How to sync Sticky Notes across users and computers, in 7 steps

One of our readers wanted to use Sticky Notes across multiple user accounts and Windows computers and have them in sync. Unfortunately, Sticky Notes is not able to pull this off by default. It only saves your notes on a per user account basis. However, with a little bit of hacking, you can have your notes synced between multiple users and computers. This guide will show you how to do that.

NOTE: This guide applies to all modern versions of Windows: Windows 7, Windows 8.1 and Windows 10.

Step 1. Close Sticky Notes

If you keep Sticky Notes open, the whole procedure will fail. Make sure it is closed on all the user accounts for which you want to perform this procedure.

Sticky Notes, Windows, OneDrive, Dropbox, synchronize, Steam Mover

Step 2. Set Windows/File Explorer to show hidden files and folders

Sticky Notes saves its data in a hidden folder that’s not displayed by Windows Explorer in Windows 7 or File Explorer in Windows 8.1 and Windows 10. In order to find it, you need to enable “Show hidden files, folders and drives” in Windows/File Explorer. A tutorial showing how to enable this option and others, can be found here: How to improve Windows & File Explorer using Folder Options.

Sticky Notes, Windows, OneDrive, Dropbox, synchronize, Steam Mover

Step 3. Backup your Sticky Notes

The following procedure is prone to errors and problems if you you’re not very careful. That’s why it is best to first create a backup of your existing Sticky Notes. Open Windows/File Explorer and go to “C:\Users\Your Username\AppData\Roaming\Microsoft\Sticky Notes”. Make sure to replace “Your Username” with your user accounts’ name.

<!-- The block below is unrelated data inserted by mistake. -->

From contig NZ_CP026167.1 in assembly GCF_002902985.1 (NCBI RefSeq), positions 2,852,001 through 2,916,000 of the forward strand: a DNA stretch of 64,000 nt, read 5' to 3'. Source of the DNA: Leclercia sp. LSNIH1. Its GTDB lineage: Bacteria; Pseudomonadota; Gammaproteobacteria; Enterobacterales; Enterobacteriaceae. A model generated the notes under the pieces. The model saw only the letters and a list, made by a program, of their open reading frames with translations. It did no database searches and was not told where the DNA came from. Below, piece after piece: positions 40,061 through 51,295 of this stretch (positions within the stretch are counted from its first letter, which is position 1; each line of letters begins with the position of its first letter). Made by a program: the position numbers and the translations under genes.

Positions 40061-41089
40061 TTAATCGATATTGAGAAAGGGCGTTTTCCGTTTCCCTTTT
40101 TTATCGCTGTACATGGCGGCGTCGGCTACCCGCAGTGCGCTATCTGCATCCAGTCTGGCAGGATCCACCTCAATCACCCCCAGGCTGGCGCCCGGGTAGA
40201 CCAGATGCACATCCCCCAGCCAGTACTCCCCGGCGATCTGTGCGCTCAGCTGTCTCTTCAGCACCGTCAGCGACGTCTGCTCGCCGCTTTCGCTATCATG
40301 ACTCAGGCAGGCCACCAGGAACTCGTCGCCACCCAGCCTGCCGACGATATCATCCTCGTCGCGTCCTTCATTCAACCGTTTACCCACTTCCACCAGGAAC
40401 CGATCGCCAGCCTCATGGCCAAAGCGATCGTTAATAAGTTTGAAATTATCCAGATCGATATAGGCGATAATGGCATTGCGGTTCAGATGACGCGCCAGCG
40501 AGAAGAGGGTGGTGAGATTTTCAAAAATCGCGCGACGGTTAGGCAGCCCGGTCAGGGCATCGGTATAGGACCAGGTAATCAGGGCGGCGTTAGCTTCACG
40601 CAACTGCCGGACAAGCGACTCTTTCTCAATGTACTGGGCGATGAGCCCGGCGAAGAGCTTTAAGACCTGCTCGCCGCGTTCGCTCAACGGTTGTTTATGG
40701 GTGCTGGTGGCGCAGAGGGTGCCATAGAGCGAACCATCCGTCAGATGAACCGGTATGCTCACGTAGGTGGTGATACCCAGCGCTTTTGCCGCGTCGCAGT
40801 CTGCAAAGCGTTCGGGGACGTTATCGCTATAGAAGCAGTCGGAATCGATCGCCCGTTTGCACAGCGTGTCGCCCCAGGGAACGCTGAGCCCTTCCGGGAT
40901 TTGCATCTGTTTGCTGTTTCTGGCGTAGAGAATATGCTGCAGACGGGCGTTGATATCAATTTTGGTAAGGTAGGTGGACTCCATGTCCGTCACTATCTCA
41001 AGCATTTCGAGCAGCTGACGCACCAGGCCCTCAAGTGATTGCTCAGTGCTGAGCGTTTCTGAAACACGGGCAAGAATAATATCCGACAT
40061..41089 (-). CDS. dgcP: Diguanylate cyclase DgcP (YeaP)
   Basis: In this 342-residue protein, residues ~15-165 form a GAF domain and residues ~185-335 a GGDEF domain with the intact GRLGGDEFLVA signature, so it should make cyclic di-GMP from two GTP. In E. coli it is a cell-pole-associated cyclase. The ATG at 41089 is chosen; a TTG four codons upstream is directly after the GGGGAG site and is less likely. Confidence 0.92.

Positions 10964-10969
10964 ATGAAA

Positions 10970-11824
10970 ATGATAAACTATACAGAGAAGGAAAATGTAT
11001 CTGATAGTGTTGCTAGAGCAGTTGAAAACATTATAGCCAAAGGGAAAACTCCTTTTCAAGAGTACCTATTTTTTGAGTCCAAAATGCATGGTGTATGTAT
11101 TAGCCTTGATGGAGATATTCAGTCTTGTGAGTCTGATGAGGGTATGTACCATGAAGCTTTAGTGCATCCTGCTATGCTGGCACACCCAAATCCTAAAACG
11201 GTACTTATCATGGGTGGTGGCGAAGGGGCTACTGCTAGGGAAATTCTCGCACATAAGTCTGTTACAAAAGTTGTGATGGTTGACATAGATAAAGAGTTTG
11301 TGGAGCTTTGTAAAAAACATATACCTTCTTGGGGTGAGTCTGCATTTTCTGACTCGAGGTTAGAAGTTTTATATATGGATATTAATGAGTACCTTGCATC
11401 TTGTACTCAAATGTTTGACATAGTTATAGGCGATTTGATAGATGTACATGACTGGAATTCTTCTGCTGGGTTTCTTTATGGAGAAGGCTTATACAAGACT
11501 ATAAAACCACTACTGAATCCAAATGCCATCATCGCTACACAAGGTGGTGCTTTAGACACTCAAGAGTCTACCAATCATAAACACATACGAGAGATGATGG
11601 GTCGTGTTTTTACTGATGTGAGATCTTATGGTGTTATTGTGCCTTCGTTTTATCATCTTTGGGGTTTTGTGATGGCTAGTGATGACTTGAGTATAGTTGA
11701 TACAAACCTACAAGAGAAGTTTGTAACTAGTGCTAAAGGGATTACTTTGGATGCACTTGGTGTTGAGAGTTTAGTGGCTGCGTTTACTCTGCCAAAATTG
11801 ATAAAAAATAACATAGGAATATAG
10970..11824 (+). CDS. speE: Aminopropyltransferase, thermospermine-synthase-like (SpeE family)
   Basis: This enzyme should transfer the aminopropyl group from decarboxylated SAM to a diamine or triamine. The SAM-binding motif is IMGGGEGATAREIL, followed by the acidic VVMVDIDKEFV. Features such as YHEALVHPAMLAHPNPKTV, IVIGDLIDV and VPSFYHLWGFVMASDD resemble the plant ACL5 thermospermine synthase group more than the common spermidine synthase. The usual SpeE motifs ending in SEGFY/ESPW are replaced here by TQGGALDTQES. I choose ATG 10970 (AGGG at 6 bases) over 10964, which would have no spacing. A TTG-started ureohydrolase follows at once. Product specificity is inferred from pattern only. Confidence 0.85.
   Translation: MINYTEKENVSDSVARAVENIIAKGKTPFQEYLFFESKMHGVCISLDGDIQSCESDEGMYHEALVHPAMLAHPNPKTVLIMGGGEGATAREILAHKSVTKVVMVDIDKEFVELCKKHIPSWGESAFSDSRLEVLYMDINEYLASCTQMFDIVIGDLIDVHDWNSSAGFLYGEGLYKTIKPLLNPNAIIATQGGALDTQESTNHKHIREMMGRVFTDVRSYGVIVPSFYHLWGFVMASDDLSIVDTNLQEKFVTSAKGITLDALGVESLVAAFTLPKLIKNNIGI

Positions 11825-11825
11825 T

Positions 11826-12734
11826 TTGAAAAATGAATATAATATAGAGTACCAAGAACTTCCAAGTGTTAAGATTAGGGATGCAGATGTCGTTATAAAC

Sticky Notes, Windows, OneDrive, Dropbox, synchronize, Steam Mover

Then, copy the file named StickyNotes.snt to a USB drive or to another folder from your Windows device. All your notes are saved in that one file.

Step 4. Download and run Steam Mover

Steam Mover is an application that was created by Paul Traynier to help you move your Steam games from the “C:” drive to another partition and folder. However, it can also be used successfully for our purpose of syncing Sticky Notes.

The application uses NTFS junction points - a more complex Windows feature that is used by Windows Vista, Windows 7, Windows 8.1 and Windows 10, which allows the creation of symbolic links between folders found at different locations. Creating such symbolic links involves using the Command Prompt and understanding lots of complicated terminology and commands.

Steam Mover is awesome because it eliminates all the complexity and anyone can work with it, without much trouble. When you run Steam Mover, make sure to right click (or long press) on it and click/tap on “Run as administrator”.

Sticky Notes, Windows, OneDrive, Dropbox, synchronize, Steam Mover

Step 5. Use Steam Mover to create a symbolic link to your Sticky Notes

On the left side of the Steam Mover window, where it says “Steam Apps Common Folder”, select the folder where Sticky Notes saves its data currently: “C:\Users\Your Username\AppData\Roaming\Microsoft”. Make sure that you replace Your Username with your actual user’s name. Do not select the Sticky Notes subfolder, just its parent - the Microsoft folder. You will see soon why.

Sticky Notes, Windows, OneDrive, Dropbox, synchronize, Steam Mover

On the right, where it says “Alternative Folder”, select the folder where you want your Sticky Notes to be stored in the future. Here too, select just the parent of the folder where your notes will be stored.

For example, I want to save my notes in “D:\OneDrive\Sticky Notes” so that my notes get synced not only between local users, but also across my different Windows devices, with the help of my OneDrive account. In my case, that means that I chose to select “D:\OneDrive\”.

Sticky Notes, Windows, OneDrive, Dropbox, synchronize, Steam Mover

It’s worth noting that, if you prefer other cloud storage services, you can use any of them in order to sync your Sticky Notes. For instance, you can use Dropbox or Google Drive. They work just as well as OneDrive. Here’s how we made the move to Dropbox: